Tinder, the popular dating app that allows you to “swipe” through the profiles of local singles in your area, is facing a bit of a hiccup.
A Toronto-based security firm called Include Security was able to track down Tinder users’ locations nearly exactly, down to a 100-foot radius, CBS News reports. That means a major flaw in the app’s design made it possible for users’ sensitive location data to be known for between 40 and 165 days. Even in an age where privacy is becoming less and less relied upon, that’s a pretty big vulnerability for the folks who’ve downloaded and used the app on their smartphones and other mobile devices.
Researchers at Include Security, a so-called “white hat hacking company,” first discovered the flaw last October. The Tinder app works by connecting to your Facebook profile and allowing you to view others who are connected in your immediate geographic area down to the nearest mile. But as the Include team found, the reality was something much more precise.
“Towards the end of 2013, we found a vulnerability that lets you get exact latitude and longitude co-ordinates for any Tinder user,” Include hacker Max Veytsman wrote on the company’s blog.
Tinder itself has remained relatively quiet about the issue, extending a polite but brief “thank you” to Include when the problem was first brought to its attention. But that was in October. Include inquired again in November and December to see if Tinder would fix the issue but got no response.
As of January 1, however, the problem seems to have been resolved.
This isn’t the first issue Tinder’s had with security, either. Last July, Tinder CEO Sean Rad told Quartz.com that a problem had caused its users’ longitudes and latitudes to be revealed for a few hours. The truth, however, was closer to a few weeks. In November, too, Quartz reported on a glitch that allowed Tinder users’ code to be manipulated and their email addresses easily obtained.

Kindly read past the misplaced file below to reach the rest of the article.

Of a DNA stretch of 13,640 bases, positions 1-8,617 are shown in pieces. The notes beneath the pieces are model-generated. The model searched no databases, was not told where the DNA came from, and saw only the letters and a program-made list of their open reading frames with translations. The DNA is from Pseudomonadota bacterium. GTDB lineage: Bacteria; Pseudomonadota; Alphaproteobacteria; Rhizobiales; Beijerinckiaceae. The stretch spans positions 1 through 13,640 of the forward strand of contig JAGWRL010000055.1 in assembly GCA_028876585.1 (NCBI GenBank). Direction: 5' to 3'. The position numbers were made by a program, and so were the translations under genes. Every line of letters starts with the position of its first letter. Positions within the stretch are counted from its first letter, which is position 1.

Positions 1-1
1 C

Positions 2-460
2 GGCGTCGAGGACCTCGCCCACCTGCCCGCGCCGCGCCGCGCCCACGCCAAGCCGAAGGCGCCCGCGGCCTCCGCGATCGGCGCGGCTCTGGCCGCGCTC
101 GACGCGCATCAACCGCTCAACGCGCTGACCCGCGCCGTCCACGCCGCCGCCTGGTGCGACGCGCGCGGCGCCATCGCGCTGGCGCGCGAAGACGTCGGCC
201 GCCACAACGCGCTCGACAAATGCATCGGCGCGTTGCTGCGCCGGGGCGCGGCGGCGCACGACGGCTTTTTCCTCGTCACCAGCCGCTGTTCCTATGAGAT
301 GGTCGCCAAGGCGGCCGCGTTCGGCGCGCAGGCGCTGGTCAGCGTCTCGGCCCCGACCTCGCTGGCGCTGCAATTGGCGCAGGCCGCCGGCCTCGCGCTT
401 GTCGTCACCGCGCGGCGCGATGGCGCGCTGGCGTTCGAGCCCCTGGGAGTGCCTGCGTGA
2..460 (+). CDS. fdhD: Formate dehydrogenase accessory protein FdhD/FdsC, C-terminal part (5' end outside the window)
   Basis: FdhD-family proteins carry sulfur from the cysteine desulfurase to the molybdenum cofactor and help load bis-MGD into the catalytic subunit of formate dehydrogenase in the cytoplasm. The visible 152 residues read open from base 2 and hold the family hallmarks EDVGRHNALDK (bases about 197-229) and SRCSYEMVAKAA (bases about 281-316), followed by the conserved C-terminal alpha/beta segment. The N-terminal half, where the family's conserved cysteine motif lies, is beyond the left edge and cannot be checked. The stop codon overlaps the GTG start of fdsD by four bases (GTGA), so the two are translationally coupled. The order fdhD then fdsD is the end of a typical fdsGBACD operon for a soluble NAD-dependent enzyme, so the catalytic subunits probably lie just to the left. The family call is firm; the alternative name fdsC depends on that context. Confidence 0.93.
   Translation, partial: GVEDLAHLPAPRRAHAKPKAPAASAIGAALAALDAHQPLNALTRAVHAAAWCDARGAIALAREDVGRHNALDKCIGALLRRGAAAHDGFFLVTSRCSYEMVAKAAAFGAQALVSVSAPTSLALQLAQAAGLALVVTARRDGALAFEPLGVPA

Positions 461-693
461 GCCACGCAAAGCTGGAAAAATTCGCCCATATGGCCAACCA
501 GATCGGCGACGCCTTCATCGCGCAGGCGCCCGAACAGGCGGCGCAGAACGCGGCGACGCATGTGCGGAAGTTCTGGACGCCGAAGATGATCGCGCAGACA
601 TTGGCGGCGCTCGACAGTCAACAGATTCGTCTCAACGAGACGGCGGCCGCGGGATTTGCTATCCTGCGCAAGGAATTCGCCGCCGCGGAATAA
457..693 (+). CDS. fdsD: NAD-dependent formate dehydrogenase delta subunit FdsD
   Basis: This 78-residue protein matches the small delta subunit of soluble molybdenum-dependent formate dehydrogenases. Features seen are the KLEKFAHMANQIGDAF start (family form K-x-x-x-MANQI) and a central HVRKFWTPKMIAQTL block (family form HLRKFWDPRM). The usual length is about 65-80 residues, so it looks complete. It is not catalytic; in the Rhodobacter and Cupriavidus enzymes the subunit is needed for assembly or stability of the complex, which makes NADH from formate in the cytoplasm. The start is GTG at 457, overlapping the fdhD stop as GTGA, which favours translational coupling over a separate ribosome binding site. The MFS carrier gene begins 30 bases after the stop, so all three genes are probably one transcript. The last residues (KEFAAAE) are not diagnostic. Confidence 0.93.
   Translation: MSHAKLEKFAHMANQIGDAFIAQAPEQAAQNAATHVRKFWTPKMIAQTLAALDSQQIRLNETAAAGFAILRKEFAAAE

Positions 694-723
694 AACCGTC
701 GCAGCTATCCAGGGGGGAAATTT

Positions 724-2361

Though it’s maintained a reputation as more of a “hookup” app than a true dating service, Tinder is part of the larger fabric of the online dating world. And according to statistics from 2012, 40 million people are currently connected into that world, making it one of the most profitable on the planet.“We prefer to teach men how to approach women in real life, because women’s standards go up online,” explains Dan Bacon, Expert Dating Coach at The Modern Man . “They ask for, and expect, things that they wouldn’t expect when meeting men in real life. This makes it difficult for the average guy to find himself a nice girlfriend. There’s a great TV show called Catfish on MTV that shows how people impersonate more attractive individuals while dating online all the time, meaning that a man may not know who he is talking to in reality at any point while using online dating services.”
In regards to Include’s discovery, a spokeswoman for Tinder said the problem was resolved within two days of having it brought to the company’s attention. But Include’s founder, Erik Cabeta, says there’s no chance that’s actually the case. No matter who’s correct, you might want to think twice before you decide to swipe left or right on Tinder in the future.